The Washington PostDemocracy Dies in Darkness

Opinion A literal secret weapon is hurting U.S. diplomats abroad. What is it?

A classic car passes in front of the U.S. Embassy in Havana on June 16, 2017. (Alejandro Ernesto/European Pressphoto Agency)

A DISTURBING new possibility has emerged to explain the injuries suffered by 26 U.S. diplomats serving in Cuba in recent years, and one in China. The diplomats reported symptoms such as hearing loss, dizziness, tinnitus, visual difficulties, headaches, fatigue, and cognitive, balance and sleeping difficulties. The New York Times, quoting medical experts, suggested in an article last Sunday that the illnesses could have been caused by the use of invisible microwave beams aimed at the diplomats.

Previously, there had been speculation about the use of some kind of “sonic” or acoustic weapon — those affected recalled hearing noises, such as a chirping. But the Times quoted experts as suggesting the sounds could have been caused by a phenomenon in which microwaves can delude the human brain into hearing sounds. This is not confirmed; other experts say microwaves could not be the case. Either way, the impact has been health damage in the form of brain injury.

Who did this? Cuba has denied involvement and says it does not know who is responsible. A Cuban scientist has claimed it might be “psychological contagion” among the U.S. diplomats. The FBI has investigated, but the U.S. government has not officially accused anyone. It seems improbable that Cuba, with its extensive police-state surveillance, could fail to know what is going on.

What would be the motive? The attacks occurred after the United States and Cuba restored diplomatic relations in 2015 and could have been an attempt to disrupt that rapprochement. To some extent, it did cause a setback, with the United States pulling back nonessential personnel and family members, about 60 percent of the U.S. Embassy staff. Raúl Castro, then president and still a powerful figure, carried out the normalization, so presumably he did not condone this. But is there a rogue faction in Cuba trying to harm Americans? Or could a third party be staging the attacks?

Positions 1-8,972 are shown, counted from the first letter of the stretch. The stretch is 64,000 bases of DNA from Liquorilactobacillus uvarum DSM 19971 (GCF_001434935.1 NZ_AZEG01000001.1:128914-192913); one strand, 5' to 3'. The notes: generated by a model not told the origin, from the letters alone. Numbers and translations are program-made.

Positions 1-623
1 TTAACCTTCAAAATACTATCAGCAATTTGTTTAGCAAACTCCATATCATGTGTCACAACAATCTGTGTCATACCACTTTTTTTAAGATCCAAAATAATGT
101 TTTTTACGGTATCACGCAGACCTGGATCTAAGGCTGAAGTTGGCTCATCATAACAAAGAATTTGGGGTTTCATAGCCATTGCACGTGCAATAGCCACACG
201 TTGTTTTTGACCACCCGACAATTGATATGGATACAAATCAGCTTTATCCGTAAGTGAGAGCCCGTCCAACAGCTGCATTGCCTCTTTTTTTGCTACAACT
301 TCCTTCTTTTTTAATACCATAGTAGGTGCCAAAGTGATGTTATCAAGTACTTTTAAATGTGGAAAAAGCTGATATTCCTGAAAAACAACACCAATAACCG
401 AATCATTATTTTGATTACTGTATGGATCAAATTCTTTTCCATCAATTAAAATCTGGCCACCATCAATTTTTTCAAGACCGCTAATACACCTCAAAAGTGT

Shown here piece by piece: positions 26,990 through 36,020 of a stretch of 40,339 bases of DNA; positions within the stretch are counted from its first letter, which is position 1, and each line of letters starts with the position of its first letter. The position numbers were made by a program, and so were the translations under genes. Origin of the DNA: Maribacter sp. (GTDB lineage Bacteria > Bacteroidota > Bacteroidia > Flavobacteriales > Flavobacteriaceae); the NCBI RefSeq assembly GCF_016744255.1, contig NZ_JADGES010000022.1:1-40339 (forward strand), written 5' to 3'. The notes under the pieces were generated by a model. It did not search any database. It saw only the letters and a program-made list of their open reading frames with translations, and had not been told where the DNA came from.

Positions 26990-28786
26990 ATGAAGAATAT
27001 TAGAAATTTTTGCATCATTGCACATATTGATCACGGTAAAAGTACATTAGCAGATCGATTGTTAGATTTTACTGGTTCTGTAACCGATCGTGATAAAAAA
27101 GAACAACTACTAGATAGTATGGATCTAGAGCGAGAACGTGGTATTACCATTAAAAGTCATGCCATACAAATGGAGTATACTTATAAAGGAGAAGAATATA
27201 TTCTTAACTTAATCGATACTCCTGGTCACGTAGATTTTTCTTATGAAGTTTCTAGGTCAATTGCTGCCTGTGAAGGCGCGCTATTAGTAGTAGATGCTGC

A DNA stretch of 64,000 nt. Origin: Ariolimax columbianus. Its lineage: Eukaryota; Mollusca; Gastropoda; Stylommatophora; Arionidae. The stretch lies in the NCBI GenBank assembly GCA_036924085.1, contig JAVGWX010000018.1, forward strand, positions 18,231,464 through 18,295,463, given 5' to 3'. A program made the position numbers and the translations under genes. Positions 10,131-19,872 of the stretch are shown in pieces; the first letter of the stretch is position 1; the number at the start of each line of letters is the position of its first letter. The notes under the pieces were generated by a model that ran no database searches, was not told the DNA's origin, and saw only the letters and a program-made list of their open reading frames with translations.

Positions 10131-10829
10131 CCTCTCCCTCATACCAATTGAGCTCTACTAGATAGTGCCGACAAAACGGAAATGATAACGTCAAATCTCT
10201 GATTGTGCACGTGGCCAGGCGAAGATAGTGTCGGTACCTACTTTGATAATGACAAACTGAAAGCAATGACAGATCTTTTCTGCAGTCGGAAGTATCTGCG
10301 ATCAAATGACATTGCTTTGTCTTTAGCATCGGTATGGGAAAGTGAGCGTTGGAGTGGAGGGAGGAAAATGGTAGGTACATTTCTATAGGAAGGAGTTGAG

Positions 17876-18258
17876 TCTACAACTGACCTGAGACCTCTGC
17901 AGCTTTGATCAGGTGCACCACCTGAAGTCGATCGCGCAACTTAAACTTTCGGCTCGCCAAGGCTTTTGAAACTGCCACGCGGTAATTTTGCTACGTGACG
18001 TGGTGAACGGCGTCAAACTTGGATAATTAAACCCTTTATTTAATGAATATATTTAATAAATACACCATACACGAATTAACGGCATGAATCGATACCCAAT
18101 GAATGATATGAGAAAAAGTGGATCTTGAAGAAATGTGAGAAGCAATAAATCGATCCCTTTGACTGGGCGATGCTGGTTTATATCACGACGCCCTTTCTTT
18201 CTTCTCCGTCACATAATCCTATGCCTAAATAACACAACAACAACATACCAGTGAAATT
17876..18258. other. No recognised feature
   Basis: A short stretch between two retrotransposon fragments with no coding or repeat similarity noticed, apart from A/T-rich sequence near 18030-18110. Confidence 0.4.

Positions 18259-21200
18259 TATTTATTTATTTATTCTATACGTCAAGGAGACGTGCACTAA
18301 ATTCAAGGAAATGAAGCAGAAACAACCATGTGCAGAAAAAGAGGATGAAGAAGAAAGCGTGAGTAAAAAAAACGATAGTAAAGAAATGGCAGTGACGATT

In Moscow during the Cold War, the Soviet Union bombarded the U.S. Embassy with microwave beams, perhaps for espionage. From 1953 to May 1975, the beams were emitted from a source in an apartment building some 330 feet west of the embassy, with highest intensities between the third and eighth floors. A second source from the south was detected after that, and in February 1976, screens were put on the windows to reduce the exposure of people inside.

Russia might have a motive in the latest Cuba attacks: to spoil the rapprochement with Washington and thus open the way to closer ties with Moscow. But such a microwave weapon would require a bulky apparatus and relatively close proximity to the targets, who were in different locations. Could that be done clandestinely? And the motive in China is certainly not clear.

Still, the microwave explanation has again raised a question about whether the United States has discovered more than is being said about the perpetrators. If there are known culprits, they should be identified and held to account.

Read more:

The Post’s View: Don’t play down a sinister attack on diplomats in Cuba

The Post’s View: Cuba plays dumb in attacks on American diplomats

Letters to the Editor: The concept of a Cuban attack on U.S. diplomats makes no sense

The Post’s View: Something is making Americans sick in Cuba and China

Christian Caryl: A diplomat’s mysterious illness could jeopardize China’s relationship with the U.S.